Our prediction of the collapse of the salon suites franchising concept is coming to fruition. We keep hearing stories (from folks who are exploring the franchise route) about the rapid decline of franchise fees across all franchisors. Franchises appear to be getting desperate for new operators, and are dropping their initial franchise fees to all-time lows in an attempt to protect their long-term royalty revenue streams.
As we predicted, with so many salon suites franchisors operating, the competition for franchisees has become heated. More significantly, the low hanging fruit of gullible, uneducated franchisees is drying up as more and more potential operators realize that the franchise model is a long term money pit for which they get nothing in return.
The good news, if there is any, is that the cost for the initial franchise fee is becoming more closely correlated to the support and services that franchisors actually provide. We field many calls from new franchise owners asking for help because they can't get their franchisors to return their calls or emails as they try to develop their facilities. As we have mentioned previously, it appears to be a fairly common practice for franchisors to sell a great opportunity with lots of support, only to disappear once the initial franchise check has cleared.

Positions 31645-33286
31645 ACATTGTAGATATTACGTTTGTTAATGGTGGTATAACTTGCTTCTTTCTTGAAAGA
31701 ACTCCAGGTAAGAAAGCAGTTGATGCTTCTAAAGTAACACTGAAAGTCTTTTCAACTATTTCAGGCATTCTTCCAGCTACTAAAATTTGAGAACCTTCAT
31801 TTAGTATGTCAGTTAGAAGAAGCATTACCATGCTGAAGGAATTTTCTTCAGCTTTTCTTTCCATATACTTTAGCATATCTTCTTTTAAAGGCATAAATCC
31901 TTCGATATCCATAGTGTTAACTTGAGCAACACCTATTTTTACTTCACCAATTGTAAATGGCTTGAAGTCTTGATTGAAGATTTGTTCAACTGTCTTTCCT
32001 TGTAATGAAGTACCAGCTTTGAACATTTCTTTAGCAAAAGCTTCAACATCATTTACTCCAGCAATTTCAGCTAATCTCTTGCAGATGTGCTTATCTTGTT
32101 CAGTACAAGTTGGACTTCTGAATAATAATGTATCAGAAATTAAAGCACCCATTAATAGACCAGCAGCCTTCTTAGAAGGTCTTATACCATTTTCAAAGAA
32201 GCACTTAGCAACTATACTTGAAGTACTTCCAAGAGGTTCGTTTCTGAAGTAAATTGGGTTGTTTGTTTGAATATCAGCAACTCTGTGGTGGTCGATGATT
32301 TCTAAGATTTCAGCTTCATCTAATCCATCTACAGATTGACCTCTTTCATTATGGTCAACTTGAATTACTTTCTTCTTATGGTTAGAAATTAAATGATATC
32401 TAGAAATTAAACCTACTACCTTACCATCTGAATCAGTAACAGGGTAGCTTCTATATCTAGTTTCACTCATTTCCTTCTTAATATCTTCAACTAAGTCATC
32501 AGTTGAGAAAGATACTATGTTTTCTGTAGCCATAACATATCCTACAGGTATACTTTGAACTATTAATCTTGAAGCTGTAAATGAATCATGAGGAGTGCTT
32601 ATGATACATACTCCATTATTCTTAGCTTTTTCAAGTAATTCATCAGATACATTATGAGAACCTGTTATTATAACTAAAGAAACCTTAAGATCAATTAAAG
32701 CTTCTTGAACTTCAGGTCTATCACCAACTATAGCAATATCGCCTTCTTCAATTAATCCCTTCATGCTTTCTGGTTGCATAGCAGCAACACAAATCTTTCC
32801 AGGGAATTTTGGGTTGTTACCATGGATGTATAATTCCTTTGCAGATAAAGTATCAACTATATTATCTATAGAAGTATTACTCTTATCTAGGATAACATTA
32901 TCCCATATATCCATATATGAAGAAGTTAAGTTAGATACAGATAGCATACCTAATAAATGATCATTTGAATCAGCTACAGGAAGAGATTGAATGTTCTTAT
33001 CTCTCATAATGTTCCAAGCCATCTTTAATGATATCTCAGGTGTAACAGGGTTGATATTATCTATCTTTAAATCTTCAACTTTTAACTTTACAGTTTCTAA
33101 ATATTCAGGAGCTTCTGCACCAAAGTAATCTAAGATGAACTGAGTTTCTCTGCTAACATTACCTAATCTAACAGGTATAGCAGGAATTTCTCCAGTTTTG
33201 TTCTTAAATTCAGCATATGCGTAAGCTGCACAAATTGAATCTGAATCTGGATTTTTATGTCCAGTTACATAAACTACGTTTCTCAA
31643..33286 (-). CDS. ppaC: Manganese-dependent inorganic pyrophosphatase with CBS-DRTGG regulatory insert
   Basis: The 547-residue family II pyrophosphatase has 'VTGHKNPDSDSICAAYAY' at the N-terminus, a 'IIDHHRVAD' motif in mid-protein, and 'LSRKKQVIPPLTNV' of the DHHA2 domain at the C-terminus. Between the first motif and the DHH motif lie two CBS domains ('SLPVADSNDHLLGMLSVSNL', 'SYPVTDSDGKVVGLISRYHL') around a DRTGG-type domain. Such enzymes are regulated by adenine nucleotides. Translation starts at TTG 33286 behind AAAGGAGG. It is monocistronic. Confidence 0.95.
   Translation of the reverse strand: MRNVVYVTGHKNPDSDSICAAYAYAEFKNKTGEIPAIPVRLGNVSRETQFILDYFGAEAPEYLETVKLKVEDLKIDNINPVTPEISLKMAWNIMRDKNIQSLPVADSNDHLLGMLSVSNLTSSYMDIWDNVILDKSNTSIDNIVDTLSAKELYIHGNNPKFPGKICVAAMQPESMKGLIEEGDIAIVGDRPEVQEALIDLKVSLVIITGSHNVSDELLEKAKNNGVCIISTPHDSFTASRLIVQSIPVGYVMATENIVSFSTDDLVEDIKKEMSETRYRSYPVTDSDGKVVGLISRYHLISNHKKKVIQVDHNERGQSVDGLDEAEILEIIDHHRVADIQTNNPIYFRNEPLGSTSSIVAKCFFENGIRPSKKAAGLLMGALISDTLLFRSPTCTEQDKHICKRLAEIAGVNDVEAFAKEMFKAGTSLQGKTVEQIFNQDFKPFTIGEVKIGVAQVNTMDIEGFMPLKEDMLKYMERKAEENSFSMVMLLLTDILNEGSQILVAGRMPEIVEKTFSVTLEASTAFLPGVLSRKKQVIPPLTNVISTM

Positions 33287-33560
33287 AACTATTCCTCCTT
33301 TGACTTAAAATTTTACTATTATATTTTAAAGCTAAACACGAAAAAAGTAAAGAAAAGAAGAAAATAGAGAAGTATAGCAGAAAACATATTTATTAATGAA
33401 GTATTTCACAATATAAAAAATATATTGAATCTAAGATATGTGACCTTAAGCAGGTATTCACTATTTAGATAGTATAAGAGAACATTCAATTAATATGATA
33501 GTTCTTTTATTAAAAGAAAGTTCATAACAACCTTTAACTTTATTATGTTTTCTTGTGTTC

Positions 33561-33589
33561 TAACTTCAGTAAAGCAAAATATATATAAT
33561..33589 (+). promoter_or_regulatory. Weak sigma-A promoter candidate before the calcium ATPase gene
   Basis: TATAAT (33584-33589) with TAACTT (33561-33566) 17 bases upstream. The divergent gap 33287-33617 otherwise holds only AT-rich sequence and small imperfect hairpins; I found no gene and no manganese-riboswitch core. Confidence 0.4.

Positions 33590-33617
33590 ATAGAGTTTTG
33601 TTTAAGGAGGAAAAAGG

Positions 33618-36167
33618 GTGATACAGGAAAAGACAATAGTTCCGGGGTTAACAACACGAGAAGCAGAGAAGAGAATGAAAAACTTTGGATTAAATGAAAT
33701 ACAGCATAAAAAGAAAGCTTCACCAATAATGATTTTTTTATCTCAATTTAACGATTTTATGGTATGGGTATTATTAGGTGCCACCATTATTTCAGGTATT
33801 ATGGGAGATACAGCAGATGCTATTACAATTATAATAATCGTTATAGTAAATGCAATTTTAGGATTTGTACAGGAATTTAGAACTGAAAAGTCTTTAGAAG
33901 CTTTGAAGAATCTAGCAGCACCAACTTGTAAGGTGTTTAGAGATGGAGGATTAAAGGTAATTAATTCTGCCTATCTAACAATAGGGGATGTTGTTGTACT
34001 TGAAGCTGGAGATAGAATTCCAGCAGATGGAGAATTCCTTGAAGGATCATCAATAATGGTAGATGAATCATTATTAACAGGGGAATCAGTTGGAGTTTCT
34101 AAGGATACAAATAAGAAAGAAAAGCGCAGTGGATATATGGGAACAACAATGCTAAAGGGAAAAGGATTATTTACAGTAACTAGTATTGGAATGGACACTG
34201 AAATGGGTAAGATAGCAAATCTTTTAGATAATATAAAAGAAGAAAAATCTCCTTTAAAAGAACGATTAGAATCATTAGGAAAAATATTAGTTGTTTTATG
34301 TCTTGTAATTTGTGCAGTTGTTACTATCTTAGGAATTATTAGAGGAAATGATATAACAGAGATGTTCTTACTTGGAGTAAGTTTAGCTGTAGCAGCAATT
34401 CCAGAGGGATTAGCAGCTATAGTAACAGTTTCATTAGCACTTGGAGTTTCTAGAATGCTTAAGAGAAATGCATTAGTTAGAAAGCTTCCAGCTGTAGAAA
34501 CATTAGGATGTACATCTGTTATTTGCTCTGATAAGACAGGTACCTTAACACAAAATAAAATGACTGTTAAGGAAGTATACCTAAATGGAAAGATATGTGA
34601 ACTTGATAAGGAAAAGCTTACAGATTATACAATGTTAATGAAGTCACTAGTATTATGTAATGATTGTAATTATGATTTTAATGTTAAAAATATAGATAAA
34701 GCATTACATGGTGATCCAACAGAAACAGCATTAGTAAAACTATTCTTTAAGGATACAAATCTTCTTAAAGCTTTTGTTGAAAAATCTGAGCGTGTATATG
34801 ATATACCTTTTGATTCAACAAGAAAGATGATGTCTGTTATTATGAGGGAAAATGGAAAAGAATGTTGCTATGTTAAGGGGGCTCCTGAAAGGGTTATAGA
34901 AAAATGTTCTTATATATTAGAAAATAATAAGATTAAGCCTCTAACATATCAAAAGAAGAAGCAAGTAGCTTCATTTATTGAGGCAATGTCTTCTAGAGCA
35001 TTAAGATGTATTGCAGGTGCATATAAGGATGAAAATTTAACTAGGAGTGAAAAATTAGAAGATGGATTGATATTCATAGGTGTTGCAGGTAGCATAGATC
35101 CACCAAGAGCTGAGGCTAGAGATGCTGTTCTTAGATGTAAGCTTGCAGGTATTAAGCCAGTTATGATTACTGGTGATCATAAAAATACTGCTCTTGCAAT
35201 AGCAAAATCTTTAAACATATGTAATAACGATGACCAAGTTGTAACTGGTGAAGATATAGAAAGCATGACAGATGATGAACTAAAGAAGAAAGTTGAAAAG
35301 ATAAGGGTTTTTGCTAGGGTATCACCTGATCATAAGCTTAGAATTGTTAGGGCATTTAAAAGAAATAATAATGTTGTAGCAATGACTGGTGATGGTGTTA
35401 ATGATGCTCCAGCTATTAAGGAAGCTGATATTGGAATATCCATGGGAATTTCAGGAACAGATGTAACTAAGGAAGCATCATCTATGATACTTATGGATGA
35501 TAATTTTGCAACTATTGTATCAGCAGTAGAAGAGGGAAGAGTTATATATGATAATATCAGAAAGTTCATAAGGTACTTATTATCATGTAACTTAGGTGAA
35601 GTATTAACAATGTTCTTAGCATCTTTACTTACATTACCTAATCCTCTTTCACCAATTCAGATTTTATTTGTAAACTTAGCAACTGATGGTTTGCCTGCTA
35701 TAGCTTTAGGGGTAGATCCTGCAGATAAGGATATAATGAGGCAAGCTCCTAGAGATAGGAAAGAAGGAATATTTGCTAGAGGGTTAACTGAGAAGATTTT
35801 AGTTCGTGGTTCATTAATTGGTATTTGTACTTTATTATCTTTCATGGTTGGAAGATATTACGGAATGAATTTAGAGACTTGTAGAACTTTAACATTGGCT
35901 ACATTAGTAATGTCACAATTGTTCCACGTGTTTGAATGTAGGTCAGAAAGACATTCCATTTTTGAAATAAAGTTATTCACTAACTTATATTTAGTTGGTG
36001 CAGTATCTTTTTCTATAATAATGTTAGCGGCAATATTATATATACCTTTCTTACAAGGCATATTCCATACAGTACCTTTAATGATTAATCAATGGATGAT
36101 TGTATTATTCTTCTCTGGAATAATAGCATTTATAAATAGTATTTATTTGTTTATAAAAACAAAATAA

We have already documented an example of how the franchisor should have NEVER allowed the operator to develop an enormous facility in a super-dense area (see our post of May 2014 below). Now an operator on the west coast, who purchased multiple franchises, is having trouble getting financing together, but already executed a lease and is facing some serious problems as he has no capital for development. Why would a franchisor allow an operator to execute a lease without financing in place, or at a minimum, at least counsel them to make the lease contingent upon funding? Is this not obvious? To us, this is mystifying, but we keep hearing the same stories.
Go with the professionals. Salon suites are great businesses, and there are great opportunities out there. It's just the franchise model that is...how shall we say it?...sub-optimal.